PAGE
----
This is a summary/extract from The Ketogenic Diet by Lyle McDonald. Ketosis occurs in a number of physiological states including fasting (called starvation ketosis), the consumption of a high fat diet (called dietary ketosis), and immediately after exercise (called post-exercise ketosis). Two pathological and potentially fatal metabolic states during which ketosis occurs are diabetic ketoacidosis and alcoholic ketoacidosis. The major difference between starvation, dietary and diabetic/alcoholic ketoacidosis is in the level of ketone concentrations seen in the blood. Starvation and dietary ketosis will normally not progress to dangerous levels, due to various feedback loops which are present in the body. Diabetic and alcoholic ketoacidosis are both potentially fatal conditions. Under normal conditions, ketone bodies are present in the bloodstream in minute amounts, approximately 0.1 mmol/dl. When ketone body formation increases in the liver, ketones begin to accumulate in the bloodstream. Ketosis is defined clinically as a ketone concentration above 0.2 mmol/dl. Mild ketosis, around 2 mmol, also occurs following aerobic exercise. Ketoacidosis is defined as any ketone concentration a Continue reading >>

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  1. smaug6

    So, as I have been reading more and more about Ketogenic diets, the topic of Ketoacidosis repeatedly comes up. From what I understand, a prolonged Ketogenic diet would eventually lead to Ketoacidosis. Obviously, this is not the case as people have been doing Keto for extended periods of time and do not exhibit any of the harmful effects associated with Ketoacidosis. Does anyone have any good sources explaining this?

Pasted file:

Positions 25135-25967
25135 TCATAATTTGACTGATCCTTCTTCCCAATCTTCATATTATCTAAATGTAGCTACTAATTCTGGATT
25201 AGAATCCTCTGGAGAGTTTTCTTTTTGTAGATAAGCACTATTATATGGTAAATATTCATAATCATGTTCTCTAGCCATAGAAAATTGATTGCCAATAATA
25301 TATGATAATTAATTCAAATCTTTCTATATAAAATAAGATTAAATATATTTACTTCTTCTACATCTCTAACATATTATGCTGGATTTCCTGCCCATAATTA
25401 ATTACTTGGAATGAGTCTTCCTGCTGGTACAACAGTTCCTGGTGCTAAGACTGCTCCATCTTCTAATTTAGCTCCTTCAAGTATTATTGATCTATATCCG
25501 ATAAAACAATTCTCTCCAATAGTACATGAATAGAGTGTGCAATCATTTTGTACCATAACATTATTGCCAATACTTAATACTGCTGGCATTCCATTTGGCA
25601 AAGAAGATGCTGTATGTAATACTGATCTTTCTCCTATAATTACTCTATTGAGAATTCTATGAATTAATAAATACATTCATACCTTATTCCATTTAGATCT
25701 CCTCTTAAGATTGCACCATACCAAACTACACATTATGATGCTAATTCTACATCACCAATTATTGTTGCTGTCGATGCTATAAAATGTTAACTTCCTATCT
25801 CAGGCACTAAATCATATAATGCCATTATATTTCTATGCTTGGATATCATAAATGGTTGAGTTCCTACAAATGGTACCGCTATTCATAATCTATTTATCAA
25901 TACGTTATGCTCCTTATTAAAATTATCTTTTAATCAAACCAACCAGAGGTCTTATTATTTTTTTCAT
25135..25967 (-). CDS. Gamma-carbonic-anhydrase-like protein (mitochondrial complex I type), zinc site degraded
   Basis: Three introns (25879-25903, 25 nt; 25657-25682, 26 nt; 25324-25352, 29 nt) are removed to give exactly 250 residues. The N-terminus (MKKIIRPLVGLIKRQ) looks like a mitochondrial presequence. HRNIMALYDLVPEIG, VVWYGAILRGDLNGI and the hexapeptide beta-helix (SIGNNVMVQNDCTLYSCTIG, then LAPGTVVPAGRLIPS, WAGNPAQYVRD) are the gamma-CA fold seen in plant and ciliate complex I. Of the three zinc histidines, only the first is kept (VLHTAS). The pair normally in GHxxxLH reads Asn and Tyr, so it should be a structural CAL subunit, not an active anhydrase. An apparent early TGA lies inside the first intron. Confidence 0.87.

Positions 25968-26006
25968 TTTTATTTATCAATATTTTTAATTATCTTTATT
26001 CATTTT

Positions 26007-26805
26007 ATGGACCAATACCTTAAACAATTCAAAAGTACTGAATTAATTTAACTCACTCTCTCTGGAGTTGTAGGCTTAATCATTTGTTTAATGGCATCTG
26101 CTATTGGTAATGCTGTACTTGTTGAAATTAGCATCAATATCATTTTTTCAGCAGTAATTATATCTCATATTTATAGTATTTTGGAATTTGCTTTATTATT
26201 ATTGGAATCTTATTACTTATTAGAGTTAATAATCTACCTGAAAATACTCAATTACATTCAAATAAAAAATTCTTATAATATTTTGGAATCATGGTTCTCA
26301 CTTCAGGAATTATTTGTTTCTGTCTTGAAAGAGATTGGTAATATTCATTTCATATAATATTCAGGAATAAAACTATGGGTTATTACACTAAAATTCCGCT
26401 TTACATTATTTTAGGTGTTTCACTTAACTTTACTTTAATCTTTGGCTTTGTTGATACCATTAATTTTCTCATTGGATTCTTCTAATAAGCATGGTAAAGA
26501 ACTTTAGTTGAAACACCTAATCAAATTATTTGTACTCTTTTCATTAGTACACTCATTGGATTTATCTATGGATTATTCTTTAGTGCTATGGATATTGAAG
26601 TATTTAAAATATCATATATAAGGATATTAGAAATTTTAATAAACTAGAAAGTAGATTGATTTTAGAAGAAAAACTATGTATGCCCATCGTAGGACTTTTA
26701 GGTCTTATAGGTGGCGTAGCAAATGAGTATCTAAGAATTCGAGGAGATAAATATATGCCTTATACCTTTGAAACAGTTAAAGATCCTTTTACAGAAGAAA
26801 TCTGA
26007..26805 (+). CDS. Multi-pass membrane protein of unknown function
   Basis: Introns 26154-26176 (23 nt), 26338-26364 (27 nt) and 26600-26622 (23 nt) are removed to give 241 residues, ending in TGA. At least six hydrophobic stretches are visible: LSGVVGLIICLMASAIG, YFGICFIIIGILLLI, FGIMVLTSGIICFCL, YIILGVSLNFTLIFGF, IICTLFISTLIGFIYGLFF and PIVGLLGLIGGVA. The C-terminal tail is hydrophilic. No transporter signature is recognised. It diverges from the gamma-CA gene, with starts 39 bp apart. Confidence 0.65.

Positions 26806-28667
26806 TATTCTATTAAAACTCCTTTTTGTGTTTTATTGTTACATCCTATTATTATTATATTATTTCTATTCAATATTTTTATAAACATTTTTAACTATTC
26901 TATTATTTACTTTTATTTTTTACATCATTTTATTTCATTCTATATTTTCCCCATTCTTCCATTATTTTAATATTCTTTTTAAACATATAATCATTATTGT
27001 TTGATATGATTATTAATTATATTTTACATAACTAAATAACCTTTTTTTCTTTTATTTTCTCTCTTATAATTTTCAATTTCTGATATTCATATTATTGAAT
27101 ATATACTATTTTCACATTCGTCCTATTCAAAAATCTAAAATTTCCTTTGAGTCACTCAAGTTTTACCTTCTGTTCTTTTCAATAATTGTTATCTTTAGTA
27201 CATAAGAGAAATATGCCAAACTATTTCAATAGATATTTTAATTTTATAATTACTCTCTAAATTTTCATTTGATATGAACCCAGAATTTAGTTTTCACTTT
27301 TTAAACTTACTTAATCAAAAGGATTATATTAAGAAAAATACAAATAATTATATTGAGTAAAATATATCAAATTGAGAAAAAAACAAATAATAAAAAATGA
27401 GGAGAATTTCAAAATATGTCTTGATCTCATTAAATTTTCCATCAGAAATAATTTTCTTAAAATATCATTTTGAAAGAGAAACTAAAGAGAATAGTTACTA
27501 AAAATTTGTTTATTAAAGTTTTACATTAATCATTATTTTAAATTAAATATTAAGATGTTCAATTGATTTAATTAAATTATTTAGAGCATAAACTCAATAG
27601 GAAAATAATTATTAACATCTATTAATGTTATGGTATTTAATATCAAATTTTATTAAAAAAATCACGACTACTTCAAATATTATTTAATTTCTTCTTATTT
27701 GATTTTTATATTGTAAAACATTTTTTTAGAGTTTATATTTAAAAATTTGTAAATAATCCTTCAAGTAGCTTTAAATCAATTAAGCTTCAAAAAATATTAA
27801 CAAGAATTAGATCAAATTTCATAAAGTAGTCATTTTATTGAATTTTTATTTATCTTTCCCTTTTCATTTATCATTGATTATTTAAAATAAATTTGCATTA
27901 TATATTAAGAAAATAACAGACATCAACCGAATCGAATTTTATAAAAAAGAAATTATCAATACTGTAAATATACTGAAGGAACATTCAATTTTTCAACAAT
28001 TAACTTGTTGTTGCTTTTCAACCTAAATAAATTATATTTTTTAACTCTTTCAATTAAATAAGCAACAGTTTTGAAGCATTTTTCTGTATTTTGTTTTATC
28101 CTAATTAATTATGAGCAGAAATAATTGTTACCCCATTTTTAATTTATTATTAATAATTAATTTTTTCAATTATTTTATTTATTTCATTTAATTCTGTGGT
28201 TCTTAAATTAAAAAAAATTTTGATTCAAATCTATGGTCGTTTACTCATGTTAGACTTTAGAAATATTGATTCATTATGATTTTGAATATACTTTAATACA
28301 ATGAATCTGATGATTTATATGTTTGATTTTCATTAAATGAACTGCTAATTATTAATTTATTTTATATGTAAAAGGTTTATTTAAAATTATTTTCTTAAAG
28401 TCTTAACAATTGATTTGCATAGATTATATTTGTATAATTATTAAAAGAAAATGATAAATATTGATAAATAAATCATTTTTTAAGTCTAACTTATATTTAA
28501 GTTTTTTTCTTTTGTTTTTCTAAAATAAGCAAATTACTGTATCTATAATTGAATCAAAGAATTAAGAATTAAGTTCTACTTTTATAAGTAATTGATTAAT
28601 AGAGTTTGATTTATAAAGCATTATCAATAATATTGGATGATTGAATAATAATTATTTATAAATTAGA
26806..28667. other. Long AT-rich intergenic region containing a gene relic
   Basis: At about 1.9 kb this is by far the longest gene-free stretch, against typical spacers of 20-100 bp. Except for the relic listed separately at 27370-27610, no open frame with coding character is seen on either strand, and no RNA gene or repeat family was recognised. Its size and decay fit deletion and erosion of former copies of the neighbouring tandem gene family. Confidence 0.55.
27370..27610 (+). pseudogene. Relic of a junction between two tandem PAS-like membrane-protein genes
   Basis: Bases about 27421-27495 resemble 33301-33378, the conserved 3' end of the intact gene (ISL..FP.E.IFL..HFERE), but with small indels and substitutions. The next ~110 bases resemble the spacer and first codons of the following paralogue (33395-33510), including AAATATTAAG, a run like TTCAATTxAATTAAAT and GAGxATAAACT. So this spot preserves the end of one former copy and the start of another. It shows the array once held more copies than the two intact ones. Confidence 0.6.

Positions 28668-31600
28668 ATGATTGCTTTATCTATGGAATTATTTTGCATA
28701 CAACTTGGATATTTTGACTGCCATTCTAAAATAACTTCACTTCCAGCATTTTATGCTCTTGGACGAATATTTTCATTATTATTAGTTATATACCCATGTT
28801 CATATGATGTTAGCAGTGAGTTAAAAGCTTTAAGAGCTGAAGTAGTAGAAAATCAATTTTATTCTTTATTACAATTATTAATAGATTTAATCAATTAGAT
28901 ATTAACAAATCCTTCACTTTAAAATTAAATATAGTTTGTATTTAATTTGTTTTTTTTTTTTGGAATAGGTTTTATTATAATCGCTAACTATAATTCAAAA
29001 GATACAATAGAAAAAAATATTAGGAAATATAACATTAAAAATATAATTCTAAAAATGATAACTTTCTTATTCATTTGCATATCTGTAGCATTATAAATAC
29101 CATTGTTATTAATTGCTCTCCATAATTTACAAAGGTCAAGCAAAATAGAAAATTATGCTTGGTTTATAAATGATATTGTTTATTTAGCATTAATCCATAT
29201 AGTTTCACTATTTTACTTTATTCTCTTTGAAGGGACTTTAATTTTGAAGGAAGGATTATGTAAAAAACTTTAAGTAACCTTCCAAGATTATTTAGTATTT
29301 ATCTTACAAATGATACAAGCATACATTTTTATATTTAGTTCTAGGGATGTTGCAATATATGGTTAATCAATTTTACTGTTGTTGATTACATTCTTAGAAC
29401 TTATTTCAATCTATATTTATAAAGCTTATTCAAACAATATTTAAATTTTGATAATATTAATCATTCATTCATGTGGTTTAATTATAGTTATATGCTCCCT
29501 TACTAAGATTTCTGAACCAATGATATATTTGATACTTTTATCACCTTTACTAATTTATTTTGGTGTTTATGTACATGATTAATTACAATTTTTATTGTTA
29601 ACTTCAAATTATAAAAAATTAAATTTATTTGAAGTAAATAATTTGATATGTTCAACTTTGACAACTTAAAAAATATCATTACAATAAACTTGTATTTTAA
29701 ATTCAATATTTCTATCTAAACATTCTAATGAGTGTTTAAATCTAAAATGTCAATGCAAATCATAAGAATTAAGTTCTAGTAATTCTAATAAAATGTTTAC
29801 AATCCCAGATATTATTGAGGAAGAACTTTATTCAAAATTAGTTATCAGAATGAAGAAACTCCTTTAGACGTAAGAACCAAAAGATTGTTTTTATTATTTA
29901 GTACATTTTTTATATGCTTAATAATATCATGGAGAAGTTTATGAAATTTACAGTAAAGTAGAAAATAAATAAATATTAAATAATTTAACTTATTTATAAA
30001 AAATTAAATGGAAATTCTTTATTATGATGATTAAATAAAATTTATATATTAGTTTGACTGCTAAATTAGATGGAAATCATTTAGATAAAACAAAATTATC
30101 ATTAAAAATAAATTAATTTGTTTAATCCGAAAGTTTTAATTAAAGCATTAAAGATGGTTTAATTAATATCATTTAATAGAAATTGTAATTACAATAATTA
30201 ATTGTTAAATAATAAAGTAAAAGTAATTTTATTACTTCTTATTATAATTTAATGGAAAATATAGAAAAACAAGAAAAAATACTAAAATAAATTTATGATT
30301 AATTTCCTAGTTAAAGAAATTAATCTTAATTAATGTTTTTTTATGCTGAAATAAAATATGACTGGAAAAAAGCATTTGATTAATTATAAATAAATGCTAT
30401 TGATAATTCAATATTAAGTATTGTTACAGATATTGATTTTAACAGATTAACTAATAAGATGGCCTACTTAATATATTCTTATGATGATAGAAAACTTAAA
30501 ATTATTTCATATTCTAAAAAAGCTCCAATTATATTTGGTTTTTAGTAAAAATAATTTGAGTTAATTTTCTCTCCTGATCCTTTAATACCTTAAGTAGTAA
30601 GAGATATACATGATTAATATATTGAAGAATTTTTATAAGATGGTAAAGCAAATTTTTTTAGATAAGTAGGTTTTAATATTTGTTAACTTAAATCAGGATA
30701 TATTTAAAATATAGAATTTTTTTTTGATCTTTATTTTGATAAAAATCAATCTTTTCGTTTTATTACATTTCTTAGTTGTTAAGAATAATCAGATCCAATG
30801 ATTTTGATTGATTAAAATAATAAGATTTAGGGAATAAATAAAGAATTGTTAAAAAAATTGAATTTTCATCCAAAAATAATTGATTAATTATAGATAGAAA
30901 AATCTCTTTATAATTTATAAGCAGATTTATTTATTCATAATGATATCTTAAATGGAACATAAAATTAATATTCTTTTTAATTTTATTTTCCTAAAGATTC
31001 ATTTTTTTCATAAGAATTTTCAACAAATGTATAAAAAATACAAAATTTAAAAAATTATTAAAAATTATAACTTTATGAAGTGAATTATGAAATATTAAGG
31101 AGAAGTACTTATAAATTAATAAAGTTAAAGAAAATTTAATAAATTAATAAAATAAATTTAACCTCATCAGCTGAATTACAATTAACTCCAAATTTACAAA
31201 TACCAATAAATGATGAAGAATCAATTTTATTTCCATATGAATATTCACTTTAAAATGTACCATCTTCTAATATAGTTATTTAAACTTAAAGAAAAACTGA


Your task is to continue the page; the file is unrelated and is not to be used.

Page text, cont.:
2. lowcarbbq

    can you link to any credible sources that say benign dietary ketosis would eventually lead to ketoacidosis?

  3. smaug6

    Here is an article documenting this in a woman on Keto diet for 4+ years. It was published by the New England Journal of Medicine.
    http://www.nejm.org/doi/full/10.1056/NEJMc052709
    It mentions that the woman may have had a pre-disposition to ketoacidosis. However, the pathways it mentions for ketoacidosis to occur suggest that it would be more likely in a starvation diet. It did not indicate that the woman was engaged in a low calorie keto diet.
    Another article documenting a similar case, but with the subject on the diet for approximately 3 weeks.
    http://link.springer.com/article/10.1186/1752-1947-2-45#page-1